The teams to watch in World Cup '94

Among the 24 national teams competing are the perennial favorites, some unpredictable squads, and a dark horse

SIT back. Settle in. Get ready to watch the world's most-watched single-sport event. The quadrennial World Cup finals kick off June 17 in Chicago with a match between Germany, the 1990 defending champion, and Bolivia. The 24 national teams in the finals will play at nine sites across the United States, culminating in the championship game July 17 at the Rose Bowl in Pasadena, Calif.

To reach the finals, each team had to survive a grueling qualifying round, a process that took up to two years. Germany and the United States received automatic berths as defending champion and host.

Here's a rundown of the teams with the best shot at winning:

* Germany is a model of consistency, having reached the championship game in the last three tournaments: It lost to Italy in 1982, to Argentina in 1986, and won 1-0 in 1990, also against Argentina. Many of the players who helped Germany win the World Cup in 1990 are still on the team, including captain Lothar Mattaeus, Juergen Klinsmann, and Andreas Brehme. Helping Germany's chances this year is a relatively easy first-round grouping that also includes Bolivia, South Korea, and Spain. Working against the Germans is age. This is a veteran team with plenty of players over 30 - considered old by soccer standards. Some experts question their ability to stay fresh in the heat and humidity of the American summer.

* Brazil is a perennial favorite. But the three-time world champions are nevertheless coming to the US with something to prove. The last time the Brazilians reached the World Cup championship game was 1970, when the legendary Pele led them to a 4-1 win over Italy. Always a great offensive team that combines daring with creativity, the Brazilians will depend on Romario, Bebeto, and Muller to score goals this year.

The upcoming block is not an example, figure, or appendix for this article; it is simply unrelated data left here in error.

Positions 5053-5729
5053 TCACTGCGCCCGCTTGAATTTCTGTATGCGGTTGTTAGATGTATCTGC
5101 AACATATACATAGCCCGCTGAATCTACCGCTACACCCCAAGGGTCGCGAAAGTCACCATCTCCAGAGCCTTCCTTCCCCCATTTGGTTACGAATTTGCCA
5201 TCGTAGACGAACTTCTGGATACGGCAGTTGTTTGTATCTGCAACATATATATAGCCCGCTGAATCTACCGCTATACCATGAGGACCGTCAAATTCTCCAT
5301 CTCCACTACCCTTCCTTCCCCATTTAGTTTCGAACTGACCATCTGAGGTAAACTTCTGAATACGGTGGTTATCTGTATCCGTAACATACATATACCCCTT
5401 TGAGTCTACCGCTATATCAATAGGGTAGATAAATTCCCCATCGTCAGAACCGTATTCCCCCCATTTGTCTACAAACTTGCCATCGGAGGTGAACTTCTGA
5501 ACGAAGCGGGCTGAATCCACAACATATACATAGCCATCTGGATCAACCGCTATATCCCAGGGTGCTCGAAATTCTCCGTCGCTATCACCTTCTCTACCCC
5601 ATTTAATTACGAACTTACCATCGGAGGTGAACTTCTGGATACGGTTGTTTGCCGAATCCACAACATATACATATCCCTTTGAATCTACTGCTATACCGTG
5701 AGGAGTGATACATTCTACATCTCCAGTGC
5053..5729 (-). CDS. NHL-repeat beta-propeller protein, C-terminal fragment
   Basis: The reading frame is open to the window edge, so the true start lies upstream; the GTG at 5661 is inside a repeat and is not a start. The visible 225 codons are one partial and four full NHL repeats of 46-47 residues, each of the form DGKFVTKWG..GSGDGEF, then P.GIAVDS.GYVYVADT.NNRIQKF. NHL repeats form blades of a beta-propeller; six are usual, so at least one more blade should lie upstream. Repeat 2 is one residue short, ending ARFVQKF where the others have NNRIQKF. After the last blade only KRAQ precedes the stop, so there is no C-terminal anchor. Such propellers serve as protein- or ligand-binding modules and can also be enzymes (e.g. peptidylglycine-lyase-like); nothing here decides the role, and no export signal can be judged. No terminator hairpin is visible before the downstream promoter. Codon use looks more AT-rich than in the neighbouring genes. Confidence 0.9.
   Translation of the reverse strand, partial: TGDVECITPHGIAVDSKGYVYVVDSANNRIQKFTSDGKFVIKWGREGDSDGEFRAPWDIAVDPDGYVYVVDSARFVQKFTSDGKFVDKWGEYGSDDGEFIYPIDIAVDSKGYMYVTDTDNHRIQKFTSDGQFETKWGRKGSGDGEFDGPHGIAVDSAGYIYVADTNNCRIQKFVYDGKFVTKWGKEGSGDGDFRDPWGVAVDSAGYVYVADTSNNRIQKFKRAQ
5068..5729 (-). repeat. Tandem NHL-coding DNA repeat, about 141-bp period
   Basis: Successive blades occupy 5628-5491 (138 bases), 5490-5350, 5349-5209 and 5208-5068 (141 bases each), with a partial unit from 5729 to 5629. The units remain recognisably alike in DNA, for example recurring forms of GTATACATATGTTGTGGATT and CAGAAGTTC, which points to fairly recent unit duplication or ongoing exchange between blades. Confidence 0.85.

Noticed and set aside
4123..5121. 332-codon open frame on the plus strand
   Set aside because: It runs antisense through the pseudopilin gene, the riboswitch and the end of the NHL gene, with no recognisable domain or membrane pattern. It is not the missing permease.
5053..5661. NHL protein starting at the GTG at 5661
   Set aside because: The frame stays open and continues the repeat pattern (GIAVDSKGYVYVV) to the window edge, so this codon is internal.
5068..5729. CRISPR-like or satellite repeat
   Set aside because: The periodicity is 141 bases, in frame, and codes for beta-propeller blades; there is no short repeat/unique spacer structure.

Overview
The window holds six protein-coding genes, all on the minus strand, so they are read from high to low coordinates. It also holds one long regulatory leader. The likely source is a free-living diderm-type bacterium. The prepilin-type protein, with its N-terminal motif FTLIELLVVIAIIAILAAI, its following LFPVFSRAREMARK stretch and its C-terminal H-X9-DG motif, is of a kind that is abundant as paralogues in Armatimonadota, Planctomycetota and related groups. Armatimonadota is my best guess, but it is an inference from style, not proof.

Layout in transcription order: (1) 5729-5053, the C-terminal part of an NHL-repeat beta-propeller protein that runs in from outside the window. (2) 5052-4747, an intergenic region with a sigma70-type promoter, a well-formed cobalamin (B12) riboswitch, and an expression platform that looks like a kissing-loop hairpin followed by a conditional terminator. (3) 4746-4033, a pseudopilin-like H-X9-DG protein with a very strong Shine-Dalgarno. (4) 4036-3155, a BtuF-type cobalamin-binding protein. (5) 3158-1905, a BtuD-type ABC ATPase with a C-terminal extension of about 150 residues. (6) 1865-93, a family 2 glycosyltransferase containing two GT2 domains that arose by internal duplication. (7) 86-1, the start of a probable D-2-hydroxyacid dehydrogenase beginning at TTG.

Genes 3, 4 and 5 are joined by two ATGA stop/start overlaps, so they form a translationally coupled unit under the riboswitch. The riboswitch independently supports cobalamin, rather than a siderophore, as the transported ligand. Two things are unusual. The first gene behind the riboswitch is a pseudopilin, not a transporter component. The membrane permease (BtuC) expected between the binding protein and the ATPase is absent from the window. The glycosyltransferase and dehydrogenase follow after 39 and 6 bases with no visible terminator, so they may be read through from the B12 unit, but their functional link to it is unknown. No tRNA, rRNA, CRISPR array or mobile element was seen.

* Argentina has reached the championship game in the last two tournaments, winning in 1986 and losing in 1990. Most of the attention will likely focus on Diego Maradona, soccer's Wunderkind-turned-bad boy. But this year, Maradona - once a player without equal who has battled drug problems - may be more of a hindrance than a help. If the team is to do well, it must get steady goaltending from Sergio Goycochea. Argentina, too, could benefit from a relatively weak first-round grouping that includes Greece, Nigeria, and Bulgaria. Both the Greeks and the Nigerians are making their first appearances in the World Cup finals.

* Italy is one of those teams that seems to go far in the World Cup finals. In 1982 they won it all, and they made the semifinals in 1990. The Italians are led by Roberto Baggio, recently named European soccer player of the year. Franco Baresi anchors the defense, always the strength of the Italian squad. The Italians are in a tough first-round grouping, with Ireland, Norway, and Mexico. But the Italians should enjoy a virtual home-field advantage as they play two of their first-round games in the metro New York area, where they can draw on legions of Italian-American fans for support.

* Colombia has never finished better than 14th in the World Cup finals, which it achieved in 1990. Nevertheless, some soccer aficionados say the Colombians should be considered a dark horse to win the Cup in 1994. The Colombians have an offense - led by Carlos Valderrama and Faustino Asprilla - that can overwhelm an opponent. Their biggest enemy, however, is inconsistency.

* Holland has had a recent track record of underachievement. In 1990, the Dutch were one of the favorites, but played poorly and didn't get far. This year's team features some aging stars - including Ronald Koeman - who are still capable of producing brilliant performances. Holland's best scoring threat is Dennis Bergkamp.

As for the United States, don't hold your breath. The host team will be a surprise if it makes it out of the first round. Their group includes Colombia, Romania, and Switzerland. If the Americans are to go anywhere, they'll need great performances from their top players: Alexi Lalas and goaltender Tony Meola on defense; Thomas Dooley, John Harkes, and Eric Wynalda on offense.

* The Best of the Rest: Those teams that may make noise during the World Cup finals include: Belgium, led by Enzo Scifo; Romania, led by Georghe Hagi; and Spain, anchored by goaltender Andoni Zubizarreta.

Unproven teams that could advance include Sweden, led by Martin Dahlin; Norway, led by Jostein Flo; Bulgaria, led by Hristo Stoichkov; Greece, Switzerland, and Mexico.

The long shots are Ireland, Saudi Arabia, South Korea, Cameroon, Morocco, Bolivia, Nigeria, and Russia, riven by dissension.

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